I begin this meditation with an acknowledgement that I am a bit of a “word nerd.” I enjoy unique words that describe events/situations and I am an absolute “sucker” for a well-turned phrase.
Two words have lingered with me throughout this week. These are the words “proximity” and “forbearance.” Both words have been present, if indirectly, in our recent conversations. Indulge me, if you will, as I explore the connection between these two words and the scripture that ties them together.
Proximity is being used as a way of defining social distance. We practice maintaining space in our interactions in order to limit the spread of COVID-19. Lexico.com defines proximity as “nearness in time, space or relationship.” To say our “proximities” radically changed these past two weeks is significantly understated.
- For some of us we are living in closer proximities than ever. Both parents working from home caring for children. Nearness in space and relationship has become ever closer.
- For others of us proximity has been social media, perhaps living alone and staying in contact though a variety of digital means. It means meeting one on one or in small groups. That proximity has also changed.
- Describe your own proximity.
The challenges of the changes of proximity test my/our ability to remain grounded and centered in our faith. In addition, the consistent and constant barrage of information can be overwhelming especially as we sort through the many points of view and struggle to arrive at some modicum of understanding. How long will this last, we wonder?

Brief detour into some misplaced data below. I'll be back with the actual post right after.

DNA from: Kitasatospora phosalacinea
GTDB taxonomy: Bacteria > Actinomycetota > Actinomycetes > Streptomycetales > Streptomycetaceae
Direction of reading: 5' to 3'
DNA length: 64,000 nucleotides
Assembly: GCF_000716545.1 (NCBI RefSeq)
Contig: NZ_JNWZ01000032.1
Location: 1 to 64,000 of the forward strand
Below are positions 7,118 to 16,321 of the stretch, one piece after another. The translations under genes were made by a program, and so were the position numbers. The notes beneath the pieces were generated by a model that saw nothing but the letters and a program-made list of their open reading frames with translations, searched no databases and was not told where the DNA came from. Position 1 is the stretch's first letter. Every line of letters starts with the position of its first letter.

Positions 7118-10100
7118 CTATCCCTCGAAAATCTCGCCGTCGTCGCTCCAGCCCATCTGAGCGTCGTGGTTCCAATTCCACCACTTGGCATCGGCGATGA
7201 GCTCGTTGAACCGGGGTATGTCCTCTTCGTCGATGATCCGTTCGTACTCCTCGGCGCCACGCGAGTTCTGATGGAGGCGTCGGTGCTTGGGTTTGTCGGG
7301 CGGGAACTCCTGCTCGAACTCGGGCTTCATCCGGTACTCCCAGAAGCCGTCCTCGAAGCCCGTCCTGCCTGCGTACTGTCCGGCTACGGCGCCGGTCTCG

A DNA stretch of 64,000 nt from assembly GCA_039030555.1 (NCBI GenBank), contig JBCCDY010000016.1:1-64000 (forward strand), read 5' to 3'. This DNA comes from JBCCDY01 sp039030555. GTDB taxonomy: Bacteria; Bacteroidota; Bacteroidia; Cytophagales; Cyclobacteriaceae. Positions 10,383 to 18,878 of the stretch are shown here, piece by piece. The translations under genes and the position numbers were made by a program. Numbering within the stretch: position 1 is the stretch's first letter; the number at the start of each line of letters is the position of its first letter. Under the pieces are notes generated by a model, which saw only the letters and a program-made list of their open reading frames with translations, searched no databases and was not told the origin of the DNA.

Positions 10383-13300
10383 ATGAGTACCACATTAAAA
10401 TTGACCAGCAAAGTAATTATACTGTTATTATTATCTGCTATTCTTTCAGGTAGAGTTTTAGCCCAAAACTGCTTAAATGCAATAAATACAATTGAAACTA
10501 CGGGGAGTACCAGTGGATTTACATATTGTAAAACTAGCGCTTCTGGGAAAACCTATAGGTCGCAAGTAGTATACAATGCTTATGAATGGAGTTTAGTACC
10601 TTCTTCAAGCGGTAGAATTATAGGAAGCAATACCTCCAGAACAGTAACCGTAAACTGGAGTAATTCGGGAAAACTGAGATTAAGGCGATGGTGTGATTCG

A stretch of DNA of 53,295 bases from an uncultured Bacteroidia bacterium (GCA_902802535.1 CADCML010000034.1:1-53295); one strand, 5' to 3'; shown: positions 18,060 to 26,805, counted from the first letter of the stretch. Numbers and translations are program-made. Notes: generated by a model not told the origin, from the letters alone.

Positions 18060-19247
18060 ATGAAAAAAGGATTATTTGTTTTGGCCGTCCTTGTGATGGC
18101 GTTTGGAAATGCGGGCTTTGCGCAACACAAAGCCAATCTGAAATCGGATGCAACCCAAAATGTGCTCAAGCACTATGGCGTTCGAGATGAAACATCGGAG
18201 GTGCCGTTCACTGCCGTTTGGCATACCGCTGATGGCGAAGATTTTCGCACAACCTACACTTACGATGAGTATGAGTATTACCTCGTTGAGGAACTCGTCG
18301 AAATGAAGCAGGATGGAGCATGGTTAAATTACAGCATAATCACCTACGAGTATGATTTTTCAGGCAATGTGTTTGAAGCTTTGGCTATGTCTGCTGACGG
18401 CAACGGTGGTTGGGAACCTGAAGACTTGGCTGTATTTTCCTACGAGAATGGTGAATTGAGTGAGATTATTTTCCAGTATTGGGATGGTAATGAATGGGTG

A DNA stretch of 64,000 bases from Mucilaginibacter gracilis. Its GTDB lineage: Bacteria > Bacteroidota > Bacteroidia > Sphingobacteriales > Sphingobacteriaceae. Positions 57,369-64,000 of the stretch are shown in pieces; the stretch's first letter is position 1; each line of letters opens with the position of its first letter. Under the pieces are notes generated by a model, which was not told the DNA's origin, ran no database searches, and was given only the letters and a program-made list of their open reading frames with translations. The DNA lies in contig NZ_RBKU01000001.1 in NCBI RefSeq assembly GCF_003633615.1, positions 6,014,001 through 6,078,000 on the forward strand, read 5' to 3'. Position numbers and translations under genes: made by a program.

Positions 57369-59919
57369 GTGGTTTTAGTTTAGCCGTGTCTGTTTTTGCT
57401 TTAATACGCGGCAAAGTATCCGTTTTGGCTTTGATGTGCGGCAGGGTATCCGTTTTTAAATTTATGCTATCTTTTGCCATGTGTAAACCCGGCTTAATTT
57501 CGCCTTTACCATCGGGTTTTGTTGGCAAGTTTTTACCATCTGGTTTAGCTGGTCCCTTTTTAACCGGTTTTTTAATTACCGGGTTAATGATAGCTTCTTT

The concept of forbearance is found in a variety of verses in Scripture and speaks a word of hope and encouragement to us. The actual word forbearance is found largely in the King James Version. One such place is Colossians 3:12-13, “Put on therefore, as the elect of God, holy and beloved, bowels of mercies, kindness, humbleness of mind, meekness, longsuffering; Forbearing one another, and forgiving one another, if any man have a quarrel against any: even as Christ forgave you, so also do ye" (King James Version).
The NIV says it like this, “Therefore, as God’s chosen people, holy and dearly loved, clothe yourselves with compassion, kindness, humility, gentleness and patience. Bear with each other and forgive one another if any of you has a grievance against someone. Forgive as the Lord forgave you" (New International Version).
The word forbearance is rich and varied. Among its meanings is to hold back, to abstain, to practice patience or making allowance for each other’s faults. Bible Gateway-Encyclopedia of the Bible says it like this, “To exercise calm patience under provocation, avoid resentment and retaliation, be slow to judge and punish, and be ever ready to forgive” (
What a word for us. The constant uncertainty and tension can take a toll on our spirits. It is easy to read unintended meanings into comments or statements, to become upset and angry over actions of our leaders, to retreat into denial, to worry about our economic status, to…….and the list continues.
This Sabbath day let’s remember these words and let them be written upon our hearts. Let us “exercise calm patience under provocation, avoid resentment and retaliation, be slow to judge and punish, and be ever ready to forgive.” May God grant us the strength to practice forbearance in the midst of whatever proximity is yours today.
March 27, 2020